Understanding is the first Step

Are you paycheck to paycheck or close to it? Do you get stressed out over money all the time? Are you sick and tired of it? Getting a clearer picture of your finances (good or bad) is the first step toward getting better control of your money.

A Simple Worksheet Tells you a lot

A spreadsheet is a good visual tool to allow you to step back and see the big picture of your financial situation. It allows you to see on a couple sheets of paper what income, taxes, savings and expenses round out your monthly and annual finances. At this stage it doesn’t matter if the results are good or bad, but rather that they are reasonably accurate.

In order to create the picture, you may need to look at your bills and pay statements for a few months. If you don’t have all the information you need you can go with estimates to get the process going. You can always update your worksheet with more exact information as it becomes available.

Look for “Aha” items

Chances are that after you draft up your worksheet you may be surprised by some of the numbers you see. Maybe you are spending a lot more in a category than you expected. Where is most of your money going? Did you know that before? Hopefully this exercise gives you better clarity of your money. With that clarity you can make informed decisions to improve things going forward.

Take some action now

Do you see any low hanging fruit? In other words, are there obvious areas where you can make some changes and get to a more favorable monthly cash flow? If so, start cutting back in areas where you are overspending, or stop spending money for services or subscriptions that don’t give you any value. In many cases people have subscriptions they are paying for each month but are no longer using.

Worksheet preview

Here is an image of the net pay part of the worksheet. This includes your gross income, deductions and tax withholding to get to your net take home pay. It doesn’t matter if you are paid weekly, bi-weekly or semi-monthly. Take a typical paycheck or two and annualize it and then divide by twelve to get your monthly income. For example, if you are paid $1,000 per week, multiply it by 52 to get your annual gross pay. Then divide that number by 12 to get your monthly gross pay. In this example $1,000 x 52 = $52,000 / 12 = $4,333 per month. You can do the same with your deductions and tax withholding. It’s even easier if you have your last pay statement for the year. You can divide the year to date number by 12 to get the monthly amounts.

The “playland” column is not part of your official projection. This column is a good tool to try different scenarios to see how the numbers look.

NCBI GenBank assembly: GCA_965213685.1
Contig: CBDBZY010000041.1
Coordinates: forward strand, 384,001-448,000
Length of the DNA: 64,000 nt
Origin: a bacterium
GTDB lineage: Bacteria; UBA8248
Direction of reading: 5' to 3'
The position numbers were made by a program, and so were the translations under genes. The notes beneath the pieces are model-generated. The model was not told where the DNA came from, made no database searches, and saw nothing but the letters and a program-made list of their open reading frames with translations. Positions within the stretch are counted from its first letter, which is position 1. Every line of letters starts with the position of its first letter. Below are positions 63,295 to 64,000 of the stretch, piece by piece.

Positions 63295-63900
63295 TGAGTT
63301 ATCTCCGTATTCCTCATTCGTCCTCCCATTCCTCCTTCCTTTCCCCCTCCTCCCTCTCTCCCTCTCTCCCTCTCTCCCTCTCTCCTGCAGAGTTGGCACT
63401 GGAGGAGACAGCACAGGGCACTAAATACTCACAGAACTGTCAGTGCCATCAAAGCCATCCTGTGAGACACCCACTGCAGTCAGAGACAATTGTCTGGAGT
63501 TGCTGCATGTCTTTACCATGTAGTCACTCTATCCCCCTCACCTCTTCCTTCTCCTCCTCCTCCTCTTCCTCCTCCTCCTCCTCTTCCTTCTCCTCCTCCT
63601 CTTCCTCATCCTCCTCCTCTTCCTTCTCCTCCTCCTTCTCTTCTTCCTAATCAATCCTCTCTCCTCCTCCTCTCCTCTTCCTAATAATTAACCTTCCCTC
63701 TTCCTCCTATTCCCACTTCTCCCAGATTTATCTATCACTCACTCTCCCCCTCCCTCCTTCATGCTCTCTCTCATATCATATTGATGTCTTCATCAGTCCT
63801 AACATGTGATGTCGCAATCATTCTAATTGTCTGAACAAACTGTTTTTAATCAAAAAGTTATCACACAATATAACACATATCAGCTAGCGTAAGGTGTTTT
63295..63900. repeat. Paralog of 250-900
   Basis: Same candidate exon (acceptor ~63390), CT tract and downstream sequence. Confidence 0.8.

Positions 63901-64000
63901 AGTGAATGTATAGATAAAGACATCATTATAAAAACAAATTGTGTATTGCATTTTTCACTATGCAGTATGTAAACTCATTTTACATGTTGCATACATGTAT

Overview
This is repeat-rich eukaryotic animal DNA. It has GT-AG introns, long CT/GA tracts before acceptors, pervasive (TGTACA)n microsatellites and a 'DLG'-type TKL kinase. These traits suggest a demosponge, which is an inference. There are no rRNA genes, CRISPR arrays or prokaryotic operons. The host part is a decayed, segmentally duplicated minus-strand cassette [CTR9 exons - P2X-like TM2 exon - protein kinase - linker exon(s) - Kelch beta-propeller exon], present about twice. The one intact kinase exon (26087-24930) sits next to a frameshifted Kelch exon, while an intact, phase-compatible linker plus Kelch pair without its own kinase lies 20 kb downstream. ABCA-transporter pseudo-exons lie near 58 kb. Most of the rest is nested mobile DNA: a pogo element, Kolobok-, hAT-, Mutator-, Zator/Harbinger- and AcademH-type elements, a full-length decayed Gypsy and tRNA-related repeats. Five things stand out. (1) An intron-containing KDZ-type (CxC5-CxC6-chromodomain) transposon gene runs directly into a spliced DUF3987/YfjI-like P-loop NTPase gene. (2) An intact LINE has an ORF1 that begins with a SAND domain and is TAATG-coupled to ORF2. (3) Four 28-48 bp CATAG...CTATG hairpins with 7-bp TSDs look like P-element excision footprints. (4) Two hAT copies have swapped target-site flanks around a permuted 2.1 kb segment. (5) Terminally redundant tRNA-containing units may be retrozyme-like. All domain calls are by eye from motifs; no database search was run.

Pay Yourself First

In order to get ahead, you have to treat yourself like the most important bill you have. This financial planning worksheet has a place for you to put money aside for your future and emergency fund. Years from now you will be glad that you put this first rather than last. You need to figure out how to live on what is left after you pay yourself. Human nature is to pay yourself last, with the leftover money. The problem is that there is almost no money left over. You must plan it and make it happen!

Housing & Transportation

For most people housing and transportation are the largest expenses. If you can keep these costs under control the rest of your financial life will likely be much better. These two categories combined usually account for 50% of your expenses, with housing typically at around 35% and transportation at 15%. There is no magic number, but these are big categories so the worksheet breaks them out separately so you can clearly see them.

Wrapping things up

The last section of the worksheet is for all your other expenses. There are lots of potential categories so we’ve put many placeholders in so that you can write in your specific category. Every category is also presented as a percentage of your gross pay. This is a good way to see where most of your money is going.

In Summary, completing and periodically updating your projection worksheet has many benefits:

  • Better clarity on your overall monthly and annual cash flow
  • “Aha” moments to give you areas to take immediate action
  • Reminder to pay yourself first to ensure saving is your highest priority
  • Gives you categories to focus on

Get the Worksheet for free

You can get the worksheet for free by emailing us via our contact page and requesting the worksheet: https://www.smartmoneytoolbox.com/contact/

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